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Posts Tagged ‘A Certain Scientific Railgun’


Kanji:         異口同音
Hiragana:         いくどうおん
Romaji:         i – ku – dou – on
Literally:         different – mouth – same – sound
Meaning:         Different people sharing the same opinion.




Featured this week is To Aru Kagaku no Railgun’s AIM Burst. A monster created from a network of ten thousand human brains, the AIM Burst is a menace to the entire city, boasting a multitude of powerful offensive abilities and possibly infinite regenerative powers. However, the true nature of the creature is the amalgamation of the emotions of the ten thousand children hooked up to the network.

The brains absorbed into the network all belong to students of Academy City. They are boys and girls of various ages, personalities and dreams, most of whom have never met each other in their daily lives. However, all of them are connected through the pain and frustration of failure in their struggle against the “absolute wall called talent”. Those who wanted to be acknowledged, those who wanted to meet the expectations placed upon them, those who wanted to be of use to others but found themselves powerless… all of their anguish is contained within AIM Burst’s shrieks.

Of course, more uplifting examples of the idea are sure to be found within the varied world of anime. A great leader uniting the entire nation to fight against an evil, a peace-maker helping a conflicted group strive for a common goal, or maybe a pair of sworn enemies gaining mutual understanding, what characters and scenes does this week’s yojijukugo remind you of?




Yojijukugo are four-kanji idioms representing some of the most important ideas and concepts in the Japanese language.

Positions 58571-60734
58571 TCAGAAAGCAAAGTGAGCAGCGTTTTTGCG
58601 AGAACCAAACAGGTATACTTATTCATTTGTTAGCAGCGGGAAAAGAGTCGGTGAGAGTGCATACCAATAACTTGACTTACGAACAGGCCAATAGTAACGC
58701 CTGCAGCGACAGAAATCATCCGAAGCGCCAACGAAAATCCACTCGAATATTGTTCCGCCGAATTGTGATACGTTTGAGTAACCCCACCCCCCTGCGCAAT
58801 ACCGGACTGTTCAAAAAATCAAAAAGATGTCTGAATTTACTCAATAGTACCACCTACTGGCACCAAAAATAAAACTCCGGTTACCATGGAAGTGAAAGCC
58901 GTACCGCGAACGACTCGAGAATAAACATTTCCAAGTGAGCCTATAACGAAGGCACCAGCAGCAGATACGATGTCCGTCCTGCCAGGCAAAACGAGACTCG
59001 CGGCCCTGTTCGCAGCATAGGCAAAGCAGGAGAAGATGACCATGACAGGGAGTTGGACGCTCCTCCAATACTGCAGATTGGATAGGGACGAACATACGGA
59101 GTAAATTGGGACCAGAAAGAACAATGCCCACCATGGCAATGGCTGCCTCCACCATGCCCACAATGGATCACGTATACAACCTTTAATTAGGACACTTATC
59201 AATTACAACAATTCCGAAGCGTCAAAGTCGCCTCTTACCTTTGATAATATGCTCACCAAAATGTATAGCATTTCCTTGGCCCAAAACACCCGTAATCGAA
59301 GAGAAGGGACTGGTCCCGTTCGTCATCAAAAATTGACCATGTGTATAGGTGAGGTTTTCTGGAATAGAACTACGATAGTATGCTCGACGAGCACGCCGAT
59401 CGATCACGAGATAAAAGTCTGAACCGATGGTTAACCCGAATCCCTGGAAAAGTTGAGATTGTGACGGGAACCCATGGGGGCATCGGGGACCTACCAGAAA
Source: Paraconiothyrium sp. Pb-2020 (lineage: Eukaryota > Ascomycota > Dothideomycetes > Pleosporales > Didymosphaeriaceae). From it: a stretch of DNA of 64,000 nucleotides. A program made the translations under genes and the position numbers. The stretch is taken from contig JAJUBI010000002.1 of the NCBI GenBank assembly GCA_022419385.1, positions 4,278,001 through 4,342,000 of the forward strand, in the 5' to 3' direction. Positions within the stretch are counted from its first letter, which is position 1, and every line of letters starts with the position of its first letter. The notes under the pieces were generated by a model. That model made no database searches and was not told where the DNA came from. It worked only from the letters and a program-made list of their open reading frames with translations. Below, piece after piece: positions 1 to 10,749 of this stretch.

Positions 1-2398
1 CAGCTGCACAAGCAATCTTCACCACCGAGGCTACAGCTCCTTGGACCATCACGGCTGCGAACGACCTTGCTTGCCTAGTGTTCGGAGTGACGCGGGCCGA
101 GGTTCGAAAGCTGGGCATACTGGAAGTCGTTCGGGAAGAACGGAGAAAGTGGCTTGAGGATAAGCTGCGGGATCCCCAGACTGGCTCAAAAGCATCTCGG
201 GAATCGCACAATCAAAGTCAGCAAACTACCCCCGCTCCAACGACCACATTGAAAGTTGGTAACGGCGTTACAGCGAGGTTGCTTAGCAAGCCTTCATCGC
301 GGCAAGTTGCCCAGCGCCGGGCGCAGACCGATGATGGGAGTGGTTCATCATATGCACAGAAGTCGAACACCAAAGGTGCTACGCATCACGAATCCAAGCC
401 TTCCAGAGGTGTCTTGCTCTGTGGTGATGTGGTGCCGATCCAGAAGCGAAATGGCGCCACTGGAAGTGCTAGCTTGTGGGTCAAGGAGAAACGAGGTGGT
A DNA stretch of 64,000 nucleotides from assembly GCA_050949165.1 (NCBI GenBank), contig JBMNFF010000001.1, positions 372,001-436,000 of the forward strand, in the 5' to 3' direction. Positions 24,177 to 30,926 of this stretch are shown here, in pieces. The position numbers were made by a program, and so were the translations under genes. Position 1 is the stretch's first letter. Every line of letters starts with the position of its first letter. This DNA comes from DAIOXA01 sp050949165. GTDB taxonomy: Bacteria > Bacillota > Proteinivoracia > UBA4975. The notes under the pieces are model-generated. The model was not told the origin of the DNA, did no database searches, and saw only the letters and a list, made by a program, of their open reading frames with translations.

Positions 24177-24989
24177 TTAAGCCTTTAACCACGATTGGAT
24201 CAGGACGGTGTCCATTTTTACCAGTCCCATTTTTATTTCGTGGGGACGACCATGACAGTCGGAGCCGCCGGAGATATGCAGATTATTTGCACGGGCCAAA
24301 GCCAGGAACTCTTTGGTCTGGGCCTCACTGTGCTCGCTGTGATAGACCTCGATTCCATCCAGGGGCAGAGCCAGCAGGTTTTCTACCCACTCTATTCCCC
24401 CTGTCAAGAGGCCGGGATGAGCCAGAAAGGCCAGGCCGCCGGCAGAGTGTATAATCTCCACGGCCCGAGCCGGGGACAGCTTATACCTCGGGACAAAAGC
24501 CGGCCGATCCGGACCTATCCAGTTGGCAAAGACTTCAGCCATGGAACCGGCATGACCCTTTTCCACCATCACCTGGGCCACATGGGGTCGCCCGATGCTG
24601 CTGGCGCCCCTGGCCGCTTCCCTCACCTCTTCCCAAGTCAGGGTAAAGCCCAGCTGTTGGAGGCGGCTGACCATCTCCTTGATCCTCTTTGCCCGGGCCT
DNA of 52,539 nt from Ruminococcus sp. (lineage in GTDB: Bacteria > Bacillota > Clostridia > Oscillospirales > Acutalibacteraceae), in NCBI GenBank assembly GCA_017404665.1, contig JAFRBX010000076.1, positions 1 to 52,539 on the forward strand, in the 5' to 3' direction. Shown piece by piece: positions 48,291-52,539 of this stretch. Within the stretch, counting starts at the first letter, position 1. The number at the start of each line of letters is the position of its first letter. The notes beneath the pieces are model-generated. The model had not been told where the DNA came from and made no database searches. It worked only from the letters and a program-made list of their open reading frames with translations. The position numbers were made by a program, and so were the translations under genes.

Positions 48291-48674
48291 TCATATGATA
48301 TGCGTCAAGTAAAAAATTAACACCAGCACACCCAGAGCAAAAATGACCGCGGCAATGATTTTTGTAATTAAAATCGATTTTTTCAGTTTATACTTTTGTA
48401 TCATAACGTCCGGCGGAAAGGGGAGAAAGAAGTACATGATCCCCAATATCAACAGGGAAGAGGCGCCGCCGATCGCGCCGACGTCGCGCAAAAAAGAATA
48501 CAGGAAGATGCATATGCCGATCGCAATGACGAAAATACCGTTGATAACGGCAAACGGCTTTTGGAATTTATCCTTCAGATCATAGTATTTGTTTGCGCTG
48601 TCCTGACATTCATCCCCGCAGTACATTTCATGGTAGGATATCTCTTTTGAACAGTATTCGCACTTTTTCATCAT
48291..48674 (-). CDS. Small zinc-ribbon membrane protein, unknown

In this weekly series, I see how those ideas are represented in the anime world, and invite readers to share their own examples of series, characters and scenes best illustrating those concepts.

For other posts in this series, look for the Yojijukugo Series under the Category section on the right.

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Hands up those of you who can explain exactly how a refrigerator works. No, quoting Wikipedia is not allowed.

I’ll tell you, then. There’s a low-level gremlin living in the back of every refrigerator, and it casts a simple freezing spell-

What? You don’t believe me? What’s that I hear about a scientific explanation and chemical reactions? It’s not like you can explain those in detail, right?

Huh?

If we can believe something happens because it’s science, without understanding the process in detail, then science has indeed become a new religion. And that is exactly what we see happen in the world of To Aru Majutsu no Index. To the residents of Academy City, nothing that happens on the streets is surprising, even if it involves Gaussian acceleration, movement through the 11th dimension or subverting the principle of entropy. The kids studying there have seen so many incredible things that they can probably believe anything to be possible. That is, as long as you don’t mention magic.

A very powerful defense called the walking church. Supposedly.

The students are firm in their rejection of anything even vaguely smelling of magic. God, angels, demons? There’s no way something so unscientific could exist. That might well be a reasonable approach for the people of the new enlightened age… but how can they calmly reject any notion of this:

And nod their heads knowingly to this:

It certainly doesn’t seem like any of the kids have a firm grasp of what this ‘personal reality’ their teachers keep going on about actually is. If so, aren’t they magicians themselves? But that’s just it. They aren’t magicians

They are ability users. The Japanese term – nouryokusha (能力者) – is not that much different from the ESPers Haruhi made so famous, the chounouryokusha (超能力者). In fact, it is merely one kanji shorter. The missing kanji – chou () – means ‘to transcend’ when on its own, and it is the ‘supernatural’ in ‘supernatural ability user’.

Academy City is a world of the denial of the supernatural, and the brainwashing starts with the words the students use. Every time they use the term ability user, they’re also telling themselves there is nothing out of the ordinary about raining thunderbolts from your fingers. And if they keep repeating that long enough, they will start believing it. Because an ability is just science.

And science justifies everything.

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